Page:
EMI's Bandier exits ahead of schedule
EmptyChoosing to beat the timetable for his planned exit from EMI Music Publishing, chairman and co-CEO Martin Bandier resigned from the company Monday. The move had been anticipated (HR 9/29).
Bandier had been in the top echelon at EMI Music Publishing, the top music publishing firm, since 1989, when his partnership SBK Entertainment World was purchased by EMI's then-parent Thorn-EMI. Last year, a succession plan was put into place in which former EMI chief financial officer Roger Faxon, now president and co-CEO of the publishing unit, would take on the chairmanship upon the expiration of Bandier's contract in March 2008.
Instead, Bandier will now remain with the company until April 2007. A planned three-year consultancy with EMI is off the books.
In an interview with The Hollywood Reporter, Bandier explained his early exit: "I was ready for my next challenge, as plain and simple as that. One of the reasons to start this process (now) is to give myself a chance to explore all the opportunities that are available."
He added, "I feel very positive that there's lots of people who'd be interested in speaking to me."
According to sources and several published reports, lots of people already have been speaking to Bandier. In September, sources confirmed that Bandier had been in discussions with Warner Music Group chairman Edgar Bronfman Jr. about a role at the company — including potentially taking on the chairmanship of the No. 2 publishing enterprise, WMG's publishing arm Warner/Chappell Music, currently headed by Richard Blackstone.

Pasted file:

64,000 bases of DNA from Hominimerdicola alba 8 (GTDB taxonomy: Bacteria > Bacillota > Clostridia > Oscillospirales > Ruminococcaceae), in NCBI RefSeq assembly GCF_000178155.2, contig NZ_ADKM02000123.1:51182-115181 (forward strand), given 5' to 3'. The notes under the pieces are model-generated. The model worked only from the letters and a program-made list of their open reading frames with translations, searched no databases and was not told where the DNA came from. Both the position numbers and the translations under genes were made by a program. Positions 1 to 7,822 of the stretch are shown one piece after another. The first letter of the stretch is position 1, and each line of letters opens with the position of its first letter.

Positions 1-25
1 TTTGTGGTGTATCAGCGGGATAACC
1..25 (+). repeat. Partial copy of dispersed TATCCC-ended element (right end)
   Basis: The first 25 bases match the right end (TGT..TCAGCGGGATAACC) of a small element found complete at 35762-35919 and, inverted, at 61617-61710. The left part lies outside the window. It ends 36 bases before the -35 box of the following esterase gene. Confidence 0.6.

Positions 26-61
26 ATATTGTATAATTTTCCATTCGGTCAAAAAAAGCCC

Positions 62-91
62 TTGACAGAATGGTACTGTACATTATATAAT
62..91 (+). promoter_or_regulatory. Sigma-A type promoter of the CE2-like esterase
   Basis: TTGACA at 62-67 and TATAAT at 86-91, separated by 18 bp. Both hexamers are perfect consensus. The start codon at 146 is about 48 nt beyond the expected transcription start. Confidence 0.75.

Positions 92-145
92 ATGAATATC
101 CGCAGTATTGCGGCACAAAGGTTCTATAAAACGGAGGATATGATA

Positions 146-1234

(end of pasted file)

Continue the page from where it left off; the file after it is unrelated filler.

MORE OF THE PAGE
A report on Monday suggested that Bandier also had been approached by EMI Group chairman Eric Nicoli about a possible joint venture involving a stand-alone company headed by Bandier.
Bandier had no comment on any of the rumored discussions.
The veteran executive — whose former company SBK also operated label interests — has evidently not discounted a move into other areas besides publishing. He said, "This is a moment in time when I have a rare opportunity to consider anything and everything. I have no preconceived notions, but I'm sure 'music' will somehow be in the title."
Nicoli acknowledged Bandier's departure in a statement: "Over the last 17 years, Marty Bandier has led the development of EMI Music Publishing into a world-leading force. Roger Faxon and his talented management team will drive this outstanding business to new heights in the years ahead."